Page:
We see a pedestrian product transformed into an arresting, functional form and think, “Wow, that’s really cool,” and, possibly, “Why didn’t I think of that?”
Often they are simple, things that we just like better than the perfectly good alternatives. Imagine life without refrigerator magnets, Velcro, or remote controls. All better than the alternative. More fun. Got to have it.
Chilmarkers Nancy and Joel Aronie are seeing that happen with their retro Ball-O-Tissue (BOT), now back after a 25-year hiatus. In the late ’70s, the Aronies transformed the humble tissue box into a home and bath icon of sorts. A spherical, plastic tissue holder, a BOT dispenses one tissue at a time with a playful, sort of tipsy wobble, and then comes back to attention, thanks to a centering weight in its “bottom.” It threatens to roll off the surface it’s on, but it won’t. It came in a riot of colors and sold for $10. Some 350,000 of them were snapped up in BOTs’ first five-year run, from 1979 to 1984.
The BOT is a friendly little rascal, looks like a smiling Pac-man. The millennium BOT still comes in a riot of colors, including fluorescent, and still sells for ten bucks. You still have to refill the tissues, and people still “get” them at first glance.
“The BOT smiles at people and they smile back,” Ms. Aronie said. “We were showing them to a retailer last week. Retailers aren’t buying anything this time of year, but a customer in the store saw it and wanted one — right now. The store bought 36.” On the Island, Off Main in Vineyard Haven, Alley’s, and the Menemsha Cafe, run by the Aronies’ son Josh, are the retail outlets right now, and it’s on Joel Aronie’s zerotoys.com website. A portion of every BOT sale will go to the Vineyard Nursing Association, a valued resource for the family during the extended illness of their son Dan, who died in January 2010.
Although the BOT was only a five-year phenomenon in the 20-year life of Aronie Galleries, as their manufacturing company was called, its reprise is a tale full of the magic of youth and the lessons of maturity. As it turned out, the BOT story may also be leavened with a dab of paying forward.
“I had seen a concept like the BOT and did a design, made a mold, and began manufacturing it in 1979,” Joel Aronie recalled last week. His approach might traumatize MBA research wonks today, but back in the day, people just…did things.
“We didn’t know anything about business when we started in 1968,” Ms. Aronie said at the their home last week. “We were kids. I was teaching in Hartford, Conn., and he was a nuclear engineer with Pratt and Whitney, working with this fascinating new material called plexiglass or Lucite.
“Joel made a 16- by 16-inch end table as a kind of consolation prize for a friend who’d just lost a mayoral election in Hartford. The guy called us a couple of weeks later and said everyone who saw it wanted one.”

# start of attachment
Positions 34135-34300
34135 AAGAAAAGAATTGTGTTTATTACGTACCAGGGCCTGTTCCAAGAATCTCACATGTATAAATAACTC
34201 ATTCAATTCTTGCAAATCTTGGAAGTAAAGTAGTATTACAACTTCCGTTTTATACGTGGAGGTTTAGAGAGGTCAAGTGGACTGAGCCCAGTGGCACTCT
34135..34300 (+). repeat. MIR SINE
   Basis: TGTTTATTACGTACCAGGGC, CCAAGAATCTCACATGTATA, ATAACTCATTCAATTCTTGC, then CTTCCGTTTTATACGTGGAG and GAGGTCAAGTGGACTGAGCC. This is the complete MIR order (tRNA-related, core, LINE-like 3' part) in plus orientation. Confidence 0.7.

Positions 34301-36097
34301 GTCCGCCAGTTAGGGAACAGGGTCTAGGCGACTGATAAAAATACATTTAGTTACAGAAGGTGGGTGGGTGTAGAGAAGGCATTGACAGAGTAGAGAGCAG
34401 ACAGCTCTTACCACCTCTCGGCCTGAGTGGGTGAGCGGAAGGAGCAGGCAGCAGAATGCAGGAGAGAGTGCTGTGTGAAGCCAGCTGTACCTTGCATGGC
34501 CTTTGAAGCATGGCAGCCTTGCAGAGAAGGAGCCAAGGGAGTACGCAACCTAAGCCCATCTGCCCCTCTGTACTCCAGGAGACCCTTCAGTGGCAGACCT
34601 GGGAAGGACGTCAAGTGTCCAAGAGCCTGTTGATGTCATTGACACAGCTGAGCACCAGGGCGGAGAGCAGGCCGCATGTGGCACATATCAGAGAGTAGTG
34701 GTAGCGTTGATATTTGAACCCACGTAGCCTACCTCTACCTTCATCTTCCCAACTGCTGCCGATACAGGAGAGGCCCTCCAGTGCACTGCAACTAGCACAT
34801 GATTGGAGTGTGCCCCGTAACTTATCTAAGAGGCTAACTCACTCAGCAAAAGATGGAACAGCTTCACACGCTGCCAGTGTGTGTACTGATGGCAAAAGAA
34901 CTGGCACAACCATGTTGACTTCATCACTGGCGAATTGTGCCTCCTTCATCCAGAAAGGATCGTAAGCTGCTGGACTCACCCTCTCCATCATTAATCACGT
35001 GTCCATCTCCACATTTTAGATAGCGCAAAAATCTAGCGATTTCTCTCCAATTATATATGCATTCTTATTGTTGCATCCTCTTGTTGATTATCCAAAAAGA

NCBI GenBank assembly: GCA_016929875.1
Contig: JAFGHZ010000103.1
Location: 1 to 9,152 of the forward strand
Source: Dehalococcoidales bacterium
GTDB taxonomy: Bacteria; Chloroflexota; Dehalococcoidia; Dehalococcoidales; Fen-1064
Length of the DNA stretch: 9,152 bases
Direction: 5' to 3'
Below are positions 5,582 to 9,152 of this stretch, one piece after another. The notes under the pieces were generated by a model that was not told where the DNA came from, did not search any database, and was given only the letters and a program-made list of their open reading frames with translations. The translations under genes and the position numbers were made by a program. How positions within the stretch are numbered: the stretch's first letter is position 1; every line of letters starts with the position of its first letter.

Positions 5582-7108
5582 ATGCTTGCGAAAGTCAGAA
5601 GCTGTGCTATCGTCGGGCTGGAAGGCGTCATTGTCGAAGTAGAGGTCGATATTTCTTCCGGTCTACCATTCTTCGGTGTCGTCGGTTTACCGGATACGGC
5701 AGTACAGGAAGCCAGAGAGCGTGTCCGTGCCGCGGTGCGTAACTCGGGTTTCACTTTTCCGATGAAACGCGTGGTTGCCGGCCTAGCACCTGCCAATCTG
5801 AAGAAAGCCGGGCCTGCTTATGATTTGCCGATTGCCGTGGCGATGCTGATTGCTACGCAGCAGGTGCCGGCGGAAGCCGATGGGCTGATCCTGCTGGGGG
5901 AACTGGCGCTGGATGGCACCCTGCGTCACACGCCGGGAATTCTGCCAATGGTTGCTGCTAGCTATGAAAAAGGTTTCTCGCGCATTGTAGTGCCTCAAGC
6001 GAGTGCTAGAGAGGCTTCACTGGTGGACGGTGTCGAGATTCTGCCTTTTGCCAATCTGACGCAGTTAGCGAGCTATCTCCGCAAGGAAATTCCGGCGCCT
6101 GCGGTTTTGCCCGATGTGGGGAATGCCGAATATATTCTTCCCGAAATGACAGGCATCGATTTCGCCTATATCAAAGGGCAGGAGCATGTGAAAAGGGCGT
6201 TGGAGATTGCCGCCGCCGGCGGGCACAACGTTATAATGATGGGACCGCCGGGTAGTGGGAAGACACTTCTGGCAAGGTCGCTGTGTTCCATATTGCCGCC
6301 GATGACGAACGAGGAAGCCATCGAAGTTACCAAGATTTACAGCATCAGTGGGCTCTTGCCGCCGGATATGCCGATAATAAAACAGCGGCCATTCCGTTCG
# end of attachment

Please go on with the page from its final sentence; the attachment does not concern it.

The Aronies became small-time table makers at home, then became big-time bath and boudoir accessory manufacturers, adding lamps, and a full line of Lucite home accessories.
“We cold-called Bloomingdale’s lamp buyer,” Ms. Aronie said. While a gatekeeper was brushing them off, the lamp buyer walked by, saw their lamp and ordered a dozen.
In the fashion business, if Bloomie’s buys it, other retailers always line up, so the business and its product line grew until one day a major retail store buyer — known as “big pencils” in the biz — said he had a million dollar order for them but could he see their factory first?
“That was a problem,” Ms. Aronie said. “We didn’t have a factory. But a friend let us use an empty building. Somehow we pulled it off and we did well for a while.” During the gravy days of the 70s and early ’80s, the Aronies were not stingy. They ran a family business and their 125 employees were the family. There were good salaries and benefits, Christmas bonuses, parties during the year with bands and food and puppets and clowns for the kids.
Then the moguls experienced another fact of business life: the elevator can go down faster than it went up.
“Really, three things happened: knock-offs (products exactly like yours but made overseas with huge economies of scale), the oil crisis raised our costs, and crack cocaine came to Hartford,” Ms. Aronie said. “The crack epidemic was the worst part. It just decimated our workforce.”
“We were lucky,” Ms Aronie said. “We went down gracefully. We paid everyone and didn’t have to go bankrupt. We never made much money, but it funded this cottage in Chilmark,” she said, gesturing around their small and decidedly rustic home.
Then, three or four months ago, Ms. Aronie began thinking about the BOT. “I still had one in captivity,” she said. “We discussed doing it again, but we needed the mold. I found Alan Chapman, who bought the company from us. He had sold it to somebody else. Somehow, he found the mold, nearly 20 years later, in a warehouse in New Jersey, and just gave it to us. Alan Chapman, God bless him.”
So BOTS are the same, but life is different. These days Mr. Aronie and his brother are still inventing stuff, like Quikpoint tools for craftsmen to use on the restoration of old buildings. Ms. Aronie is still teaching, this time it’s creative writing workshops in her Chilmark studio.
The Aronies will go to the national gift show in New York in January with the BOT, but they have no expectations.
Still, one can hope. “I loved being rich for those eight or ten early years,” Ms. Aronie said. “Joel, on the other hand, has really good values. He doesn’t care about money that much. I’d love to have a lap pool here, but if not, that’s okay. I’ll go swim somewhere else.”